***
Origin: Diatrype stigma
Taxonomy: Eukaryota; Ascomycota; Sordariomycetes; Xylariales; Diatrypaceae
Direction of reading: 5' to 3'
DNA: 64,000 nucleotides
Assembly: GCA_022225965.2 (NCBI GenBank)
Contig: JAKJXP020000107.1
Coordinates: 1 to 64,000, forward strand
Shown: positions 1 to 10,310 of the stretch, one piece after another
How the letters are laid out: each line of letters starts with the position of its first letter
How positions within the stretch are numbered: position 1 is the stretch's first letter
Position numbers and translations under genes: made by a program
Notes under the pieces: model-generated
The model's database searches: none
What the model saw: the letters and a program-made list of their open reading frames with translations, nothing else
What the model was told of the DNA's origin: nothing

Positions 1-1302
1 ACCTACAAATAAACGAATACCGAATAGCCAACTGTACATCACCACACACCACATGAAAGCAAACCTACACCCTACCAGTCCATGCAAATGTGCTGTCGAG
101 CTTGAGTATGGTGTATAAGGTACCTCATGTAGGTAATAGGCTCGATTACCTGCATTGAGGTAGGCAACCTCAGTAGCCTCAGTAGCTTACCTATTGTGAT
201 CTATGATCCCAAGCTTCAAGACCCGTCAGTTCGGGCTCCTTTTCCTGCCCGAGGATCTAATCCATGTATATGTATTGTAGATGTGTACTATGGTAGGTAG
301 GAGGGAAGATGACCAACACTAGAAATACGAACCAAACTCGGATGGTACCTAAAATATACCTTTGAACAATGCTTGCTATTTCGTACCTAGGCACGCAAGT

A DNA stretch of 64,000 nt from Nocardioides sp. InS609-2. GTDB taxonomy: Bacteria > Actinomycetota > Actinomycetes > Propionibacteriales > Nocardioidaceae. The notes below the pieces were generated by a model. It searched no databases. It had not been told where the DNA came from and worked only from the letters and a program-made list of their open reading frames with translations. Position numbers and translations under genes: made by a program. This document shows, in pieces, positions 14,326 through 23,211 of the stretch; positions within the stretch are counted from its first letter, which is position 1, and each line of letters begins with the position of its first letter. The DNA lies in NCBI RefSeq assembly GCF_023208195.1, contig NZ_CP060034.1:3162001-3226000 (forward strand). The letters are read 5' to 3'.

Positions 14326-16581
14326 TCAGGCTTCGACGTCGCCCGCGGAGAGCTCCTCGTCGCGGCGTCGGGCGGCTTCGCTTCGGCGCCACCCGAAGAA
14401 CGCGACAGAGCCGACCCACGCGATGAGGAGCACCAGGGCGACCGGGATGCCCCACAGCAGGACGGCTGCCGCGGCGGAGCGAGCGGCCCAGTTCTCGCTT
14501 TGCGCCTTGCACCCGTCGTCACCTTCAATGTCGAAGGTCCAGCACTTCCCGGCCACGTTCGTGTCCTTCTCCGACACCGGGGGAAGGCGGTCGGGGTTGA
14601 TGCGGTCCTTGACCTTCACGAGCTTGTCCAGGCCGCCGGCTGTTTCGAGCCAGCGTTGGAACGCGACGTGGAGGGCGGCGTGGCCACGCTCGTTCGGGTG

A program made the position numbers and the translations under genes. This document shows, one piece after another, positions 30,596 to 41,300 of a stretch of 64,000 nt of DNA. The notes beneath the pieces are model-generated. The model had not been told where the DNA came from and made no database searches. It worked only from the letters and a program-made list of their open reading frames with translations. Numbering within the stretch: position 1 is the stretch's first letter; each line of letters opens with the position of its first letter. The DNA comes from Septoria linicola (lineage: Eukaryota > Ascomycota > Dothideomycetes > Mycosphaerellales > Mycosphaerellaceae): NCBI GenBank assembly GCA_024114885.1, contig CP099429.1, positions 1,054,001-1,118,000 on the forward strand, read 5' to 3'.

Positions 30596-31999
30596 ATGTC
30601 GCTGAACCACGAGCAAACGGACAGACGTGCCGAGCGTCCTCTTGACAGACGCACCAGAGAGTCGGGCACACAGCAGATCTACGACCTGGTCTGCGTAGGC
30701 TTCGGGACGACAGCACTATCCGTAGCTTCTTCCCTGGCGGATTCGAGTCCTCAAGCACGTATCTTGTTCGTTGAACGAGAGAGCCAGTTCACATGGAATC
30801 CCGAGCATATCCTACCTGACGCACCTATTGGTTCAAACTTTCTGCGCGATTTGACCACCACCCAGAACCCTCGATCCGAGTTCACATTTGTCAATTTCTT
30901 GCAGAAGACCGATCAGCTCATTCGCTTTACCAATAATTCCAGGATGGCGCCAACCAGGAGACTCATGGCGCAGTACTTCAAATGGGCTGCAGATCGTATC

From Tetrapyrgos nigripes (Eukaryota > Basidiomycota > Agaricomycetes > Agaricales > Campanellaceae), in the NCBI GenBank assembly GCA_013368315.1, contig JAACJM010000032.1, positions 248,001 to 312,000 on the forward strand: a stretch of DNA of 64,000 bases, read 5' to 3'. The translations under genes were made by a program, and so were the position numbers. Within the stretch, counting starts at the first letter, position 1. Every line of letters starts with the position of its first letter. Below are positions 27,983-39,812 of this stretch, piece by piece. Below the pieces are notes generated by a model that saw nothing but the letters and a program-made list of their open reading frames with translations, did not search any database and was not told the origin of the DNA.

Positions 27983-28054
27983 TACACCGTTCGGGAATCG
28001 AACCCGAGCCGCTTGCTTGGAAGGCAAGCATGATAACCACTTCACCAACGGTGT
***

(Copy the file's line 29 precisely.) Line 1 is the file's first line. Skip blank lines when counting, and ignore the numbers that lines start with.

30596 ATGTC